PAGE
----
Rios, Lind have completely opposite days at plate

“Rios starting to round into his usual form”

That was the headline on an preview article for Thursday’s series finale against the Angels. Written prior to Wednesday night’s contest at Rogers Centre, the article touched on Alex Rios’ .319 batting average over his previous 11 games and pointed to his 4-for-4 game against the Boston Red Sox on May 30 as evidence of the outfielder’s recent surge at the plate.

And then he quickly regressed.

An 0-for-3, two-strikeout performance Wednesday night was followed up on Thursday by an embarrassing 0-for-5, five-strikeout game Thursday afternoon in a contest the Blue Jays lost 6-5 despite coming back from a 5-1 deficit to tie the game at 5 in the eighth inning.

The five strikeouts dropped his average back to .266. Remarkably, it wasn’t the first time Rios has gone 0-for-5 with 5 K’s. He also accomplished the feat back on July 29, 2006 against the Athletics – just his second game back after returning from a staph infection.

But while the ball must have looked the size of a pee to Alex Rios Thursday afternoon, it looked like a beach ball to Adam Lind. Playing left field, the 25-year-old Lind went a perfect 5-for-5 with three doubles, giving him a league-leading 21 on the season. And he did so hitting out of the No. 4 spot for the first time this year.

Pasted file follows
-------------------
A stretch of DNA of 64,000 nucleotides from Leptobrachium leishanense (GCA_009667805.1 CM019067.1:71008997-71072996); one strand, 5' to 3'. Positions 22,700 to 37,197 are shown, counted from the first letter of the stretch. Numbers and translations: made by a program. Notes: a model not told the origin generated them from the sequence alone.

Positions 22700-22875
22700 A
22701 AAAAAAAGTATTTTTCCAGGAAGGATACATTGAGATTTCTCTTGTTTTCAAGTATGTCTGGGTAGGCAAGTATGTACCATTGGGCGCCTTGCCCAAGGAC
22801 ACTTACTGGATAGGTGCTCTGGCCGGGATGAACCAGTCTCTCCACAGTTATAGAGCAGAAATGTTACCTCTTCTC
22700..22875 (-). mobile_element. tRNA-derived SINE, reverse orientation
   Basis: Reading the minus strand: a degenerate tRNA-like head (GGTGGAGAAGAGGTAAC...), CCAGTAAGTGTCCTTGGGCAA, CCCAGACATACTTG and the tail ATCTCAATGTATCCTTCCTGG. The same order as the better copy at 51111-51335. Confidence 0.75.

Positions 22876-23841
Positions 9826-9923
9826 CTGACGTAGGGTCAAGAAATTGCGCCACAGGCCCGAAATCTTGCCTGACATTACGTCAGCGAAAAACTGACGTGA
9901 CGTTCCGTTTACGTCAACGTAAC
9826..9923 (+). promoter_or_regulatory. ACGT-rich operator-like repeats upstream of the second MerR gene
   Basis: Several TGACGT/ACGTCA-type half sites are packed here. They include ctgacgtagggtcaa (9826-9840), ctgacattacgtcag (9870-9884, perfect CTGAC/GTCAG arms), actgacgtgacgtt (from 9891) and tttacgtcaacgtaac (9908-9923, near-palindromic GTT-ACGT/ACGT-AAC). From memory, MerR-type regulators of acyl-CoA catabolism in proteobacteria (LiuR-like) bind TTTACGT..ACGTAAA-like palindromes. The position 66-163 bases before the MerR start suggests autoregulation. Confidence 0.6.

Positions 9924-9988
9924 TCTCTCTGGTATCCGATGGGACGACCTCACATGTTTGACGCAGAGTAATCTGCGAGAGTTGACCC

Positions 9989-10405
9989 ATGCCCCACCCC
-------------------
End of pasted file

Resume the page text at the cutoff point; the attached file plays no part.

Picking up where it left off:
That was because Vernon Wells, the regular cleanup hitter, received his first day off after starting each of the first 55 games this year. With Wells struggling for much of the season, it’s not out of the question that these two sluggers could switch spots in the batting order in the near future.

Lind certainly made another case for that on Thursday. He didn’t drive in any runs, but that was only because he wasn’t given any opportunities. Marco Scutaro, Aaron Hill and Rios combined to go 0-for-13 in front of him on the afternoon. Hill is now hitless in his last 20 at bats. In fact, his average has dipped to .316, while Lind’s has jumped to .313, up 30 points over his last five games – he’s hitting a gaudy .600 (12-for-20) during that stretch.

The Blue Jays don’t really have an ideal No. 4 hitter. But it’s looking more and more like they should turn to Adam Lind to fill that spot as opposed to the struggling Wells.

Editor’s Note: So strange were Rios and Lind’s opposite days at the plate Thursday afternoon, that it marked the first time in a nine-inning game in which a player had five hits and a teammate had five strikeouts since the leagues began keeping track of strikeouts in the second decade of the 20th century … courtesy Elias (and a hat tip to Erik Grosman of the Jays’ PR department for pointing this stat out).

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